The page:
[2104.01782] BBAEG: Towards BERT-based Biomedical Adversarial Example Generation for Text Classification

Significance

Doctors might think that they have heard of the anti-psychotic drug 'clozapinum' somewhere

Keypoints

  • Propose an adversarial example generating algorithm for biomedical text data
  • Demonstrate the effectiveness and naturalness of the generated adversarial example by experiments and human evaluation

Review

Background

Unlike the image data used for computer vision tasks, generating adversarial examples is quite challenging for text data. This difficulty comes from discrete nature of the input space, and the requirement that the generated adversarial example is semantically coherent with the original text. Early studies relying on generating text-level manipulation often resulted in unnatural, or grammatically incorrect examples. Some of the more recent works based on word-embeddings, such as TextFooler (TF) or BAE, tend to create more plausible examples that fit the overall context. However, further challenges arise when it comes to a more domain-specific adversarial example generation. For example, generating adversarial example for biomedical text data requires considering multi-word phrases (e.g. colorectal adenoma), variation of representing same medical entities (e.g. Type I Diabetes / Type One Diabetes), or spelling variations. The authors propose BBAEG (Biomedical BERT-based Adversarial Example Generation) to realize adversarial example generation for the biomedical domain text data.

For a more formal definition of the adversarial example, let data-label pair $(D,Y) = [(D_{1},y_{1}),…,(D_{n},y_{n})]$ and a classifying model $M:D\rightarrow Y$. Our goal is to generate an adversarial example $D_{adv}$ such that $M(D_{adv}) \neq y$. Also, the $D_{adv}$ should be semantically similar to the original text $D$ at a certain level $Sim(D, D_{adv}) \geq \alpha$, where $\alpha$ is the threshold, and be grammatically correct.

Keypoints

Propose an adversarial example generating algorithm for biomedical text data

The BBAEG algorithm consists of following steps:

  1. Tag biomedical entities and prepare two classes NE (named entities) and non-NE (non-named entities).
  2. Rank importance of the words for perturbation
  3. Choose perturbation scheme
  4. Generate adversarial example
Tag biomedical entities

Biomedical named entities are extracted by applying sciSpacy with en-ner-bc5cdr-md to the text data sample $D{i}$. Entities are linked with Entity Linkers (DrugBank, MESH), and synonyms are obtained with DrugBank and pyMeshSim. Here, multi-word named entities are included. The words that were not included in the NE set are put in the non-NE set.

Rank importance of the words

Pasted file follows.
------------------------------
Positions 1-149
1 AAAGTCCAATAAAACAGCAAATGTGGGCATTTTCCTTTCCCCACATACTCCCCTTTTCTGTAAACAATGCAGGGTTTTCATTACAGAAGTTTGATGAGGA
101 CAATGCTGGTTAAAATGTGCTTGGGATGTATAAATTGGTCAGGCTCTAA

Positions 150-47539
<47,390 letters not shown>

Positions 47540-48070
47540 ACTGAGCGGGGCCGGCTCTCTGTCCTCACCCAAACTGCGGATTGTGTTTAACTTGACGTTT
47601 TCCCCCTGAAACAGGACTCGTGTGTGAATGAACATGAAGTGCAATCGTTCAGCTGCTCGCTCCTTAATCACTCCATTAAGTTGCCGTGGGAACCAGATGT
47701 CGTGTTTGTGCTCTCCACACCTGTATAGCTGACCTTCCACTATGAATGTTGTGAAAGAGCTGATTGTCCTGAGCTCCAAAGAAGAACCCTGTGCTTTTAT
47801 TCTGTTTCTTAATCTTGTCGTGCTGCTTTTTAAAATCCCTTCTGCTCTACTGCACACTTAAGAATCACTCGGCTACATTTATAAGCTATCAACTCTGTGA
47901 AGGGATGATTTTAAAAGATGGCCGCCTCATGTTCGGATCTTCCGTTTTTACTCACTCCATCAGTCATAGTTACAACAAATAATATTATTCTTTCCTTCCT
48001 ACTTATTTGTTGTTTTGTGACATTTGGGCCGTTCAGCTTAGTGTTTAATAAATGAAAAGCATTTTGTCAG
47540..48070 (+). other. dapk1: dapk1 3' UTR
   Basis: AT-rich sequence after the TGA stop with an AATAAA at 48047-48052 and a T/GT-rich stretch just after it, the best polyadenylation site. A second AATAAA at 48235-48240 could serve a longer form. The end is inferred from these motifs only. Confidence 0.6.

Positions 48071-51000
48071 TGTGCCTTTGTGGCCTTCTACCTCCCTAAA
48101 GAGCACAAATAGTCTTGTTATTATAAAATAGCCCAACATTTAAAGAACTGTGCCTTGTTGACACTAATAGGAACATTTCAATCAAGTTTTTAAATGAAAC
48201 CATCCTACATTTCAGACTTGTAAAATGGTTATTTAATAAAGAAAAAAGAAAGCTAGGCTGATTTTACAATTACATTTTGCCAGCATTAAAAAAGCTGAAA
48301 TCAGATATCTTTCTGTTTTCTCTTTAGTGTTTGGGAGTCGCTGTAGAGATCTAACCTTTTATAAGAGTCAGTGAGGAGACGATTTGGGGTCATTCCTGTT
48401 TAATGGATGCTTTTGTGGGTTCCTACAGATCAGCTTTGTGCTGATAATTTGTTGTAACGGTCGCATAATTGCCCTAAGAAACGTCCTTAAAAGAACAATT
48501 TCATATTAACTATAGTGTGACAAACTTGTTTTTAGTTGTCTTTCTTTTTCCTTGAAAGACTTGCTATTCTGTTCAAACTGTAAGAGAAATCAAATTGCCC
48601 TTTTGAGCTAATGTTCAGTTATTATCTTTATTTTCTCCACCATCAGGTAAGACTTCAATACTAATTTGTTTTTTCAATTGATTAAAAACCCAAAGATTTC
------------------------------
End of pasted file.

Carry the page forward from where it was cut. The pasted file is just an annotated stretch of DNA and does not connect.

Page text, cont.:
Importance of each word token $I_{i}$ is estimated by deleting the corresponding word and computing the decrement in probability of predicting the correct label. The adversarial generation is performed to the text based on this rank of importance.

Choose perturbation scheme

Perturbation scheme is selected by a ordered sieve-based approach.

Sieve 1 Named entity tokens are replaced by synonyms using Ontology linking, while non-named entity tokens are replaced using BERT-MLM.

Sieve 2 Spelling noise, including random character rotation and symbol insertion, is introduced.

Sieve 3 Replace the numeric entity by expanding the numeric digit.

Generate adversarial example

The final adversarial example is obtained by selecting one of the three sieve-generated adversary, which is most similar to the original text. The full process of BBAEG is demonstrated below. 210406-1 The BBAEG algorithm

Demonstrate the effectiveness and naturalness of the generated adversarial example by experiments and human evaluation

The effectiveness of BBAEG is demonstrated by the performance drop after adversarial attack, and perturbation ratio (\%) on two biomedical datasets (ADE, Twitter ADE). Six classification models including Hierarchical Attention Model, BERT, RoBERTa, BioBERT, Clinical-BERT, SciBERT, were employed to serve as as $M$. Baseline adversarial generation methods for comparison with BBAEG included the TF, and the BAE. 210406-2 Effectiveness of the BBAEG

For self-comparison, ablation of each sieves for choosing the perturbation scheme was evaluated. 210406-3 Ablation of perturbation scheme options

Human evaluation was performed regarding the naturalness and accuracy of generated adversarial instances. 210406-4 Human evaluation of BBAEG

Some of the handpicked examples generated by BBAEG are also presented in the paper. 210406-5 Adversarial examples generated with BBAEG

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